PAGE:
This year Wywood Walls turned five and to mark the special occasion curator Jeffrey Deitch called on on the finest ladies in the field for Women on the Walls. International artists Aiko, Miss Van, Fafi, Maya Hayuk, Lady Pink, Faith47, Lakwena, Kashink, Sheryo, Olek, Toofly, Claw Money, Jessie & Katey, Myla, and Shamsia Hassani all created murals or showed in the adjacent exhibition space. The participating artists have come from cities such as Cape Town, Paris, New York, and London. Part gallery part mural exhibition, the project acts as a history guide to the great presence of women muralists.
Women on the Walls is a dream come true and also a proverbial screw you to people who say that the reason women artists are often overshadowed in the media is due to a dearth in street art. That, to be blunt, is bullshit. Older artists and the younger generation they inspired came together in the Wynwood district of Miami this Art Basel to prove their stronghold in the public art community. The scope of media alone proves their mastery of the craft as spray paint, yarn, text, stencils, and free handed characters all co-mingle to form a variety that has something to please most tastes.
Not only is the perfect storm of artists curated in this year’s Wynwood Walls enough to be in awe of, additionally Martha Cooper has shared some breathtaking progress photos. As artfully as the walls are decorated, each image thoughtfully reveals the personas behind the iconography. Each picture displays the strength of these women, whether unveiling the sheer amount of effort behind a production to those who stand boldly in front of completed pieces. Cooper shows that these women are heroes, or warriors as Toofly depicts, taking on whatever challenges lay in their wake and simply killing it.
Last week, The Los Angeles Museum of Contemporary Art opened an exhibit of street art and graffiti that promised to go down in history, Art in the Streets. It’s a massive exhibit of over 100 street artists and graffiti writers. I visited AITS three times, and still wasn’t satisfied that I’d appreciated the show fully. I think MOCA has delivered something special, but maybe did not quite fulfill that original promise.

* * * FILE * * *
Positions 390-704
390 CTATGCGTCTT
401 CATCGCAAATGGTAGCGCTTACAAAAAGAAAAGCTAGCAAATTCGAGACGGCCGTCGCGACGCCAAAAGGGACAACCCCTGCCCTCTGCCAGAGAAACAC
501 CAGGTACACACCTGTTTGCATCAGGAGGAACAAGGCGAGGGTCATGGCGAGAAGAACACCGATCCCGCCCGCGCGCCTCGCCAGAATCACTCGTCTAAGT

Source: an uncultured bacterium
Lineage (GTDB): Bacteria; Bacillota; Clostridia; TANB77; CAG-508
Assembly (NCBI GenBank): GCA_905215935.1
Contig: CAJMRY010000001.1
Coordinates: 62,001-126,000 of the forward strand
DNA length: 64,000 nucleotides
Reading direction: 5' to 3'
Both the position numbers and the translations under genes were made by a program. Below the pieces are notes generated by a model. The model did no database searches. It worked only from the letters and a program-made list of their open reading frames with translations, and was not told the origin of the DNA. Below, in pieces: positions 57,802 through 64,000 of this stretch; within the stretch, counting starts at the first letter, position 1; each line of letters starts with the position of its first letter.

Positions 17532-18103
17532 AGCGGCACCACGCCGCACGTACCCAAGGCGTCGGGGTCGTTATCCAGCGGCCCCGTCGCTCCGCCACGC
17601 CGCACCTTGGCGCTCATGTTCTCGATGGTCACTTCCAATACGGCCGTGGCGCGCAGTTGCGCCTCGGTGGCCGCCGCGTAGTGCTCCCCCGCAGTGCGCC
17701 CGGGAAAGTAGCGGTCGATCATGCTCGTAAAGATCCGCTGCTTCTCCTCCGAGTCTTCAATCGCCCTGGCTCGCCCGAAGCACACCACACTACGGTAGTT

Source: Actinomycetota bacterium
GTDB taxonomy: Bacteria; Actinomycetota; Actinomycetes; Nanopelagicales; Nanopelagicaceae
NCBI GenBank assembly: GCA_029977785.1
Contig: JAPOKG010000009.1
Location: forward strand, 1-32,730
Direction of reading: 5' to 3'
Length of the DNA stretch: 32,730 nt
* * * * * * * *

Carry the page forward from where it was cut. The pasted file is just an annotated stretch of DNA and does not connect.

I want to spend a good amount of time addressing criticisms of AITS, because that should not be ignored, even if they are far outweighed by the good of the show.
This isn’t the show that I would have put on. This isn’t the show you would have put on. AITS is the show that only Jeffrey Deitch, Roger Gastman and Aaron Rose would have put on. Artists that I would have included without a moment’s hesitation (Judith Supine, Faile, Brad Downey, Jenny Holzer…) were oddly absent, and some artists in the show were out of place or allotted too much space (Geoff McFetridge, Terry Richardson, Mr. Cartoon…). For a show attempting to paint the picture of a history, the historical timeline was given a strange second billing to a hodgepodge of individual artist installations.
The selection process for a lot of the show seems like it was a political battle rather than an ideal model of art curating. When the curators’ names were announced, a good chunk of the show’s line up could already be predicted based on their personal relationships. Luckily, the curators are connected to many of the same people that anyone would have put in a similar show to AITS. What would this sort of show be without a contribution from some Beautiful Losers and artists who had shown at Deitch Projects? The unfortunate thing is that there definitely could have been less of a focus on those well-connected artists, and the many talented artists who aren’t connected to the curators probably had a harder time getting invited to be part of the show (or weren’t invited at all).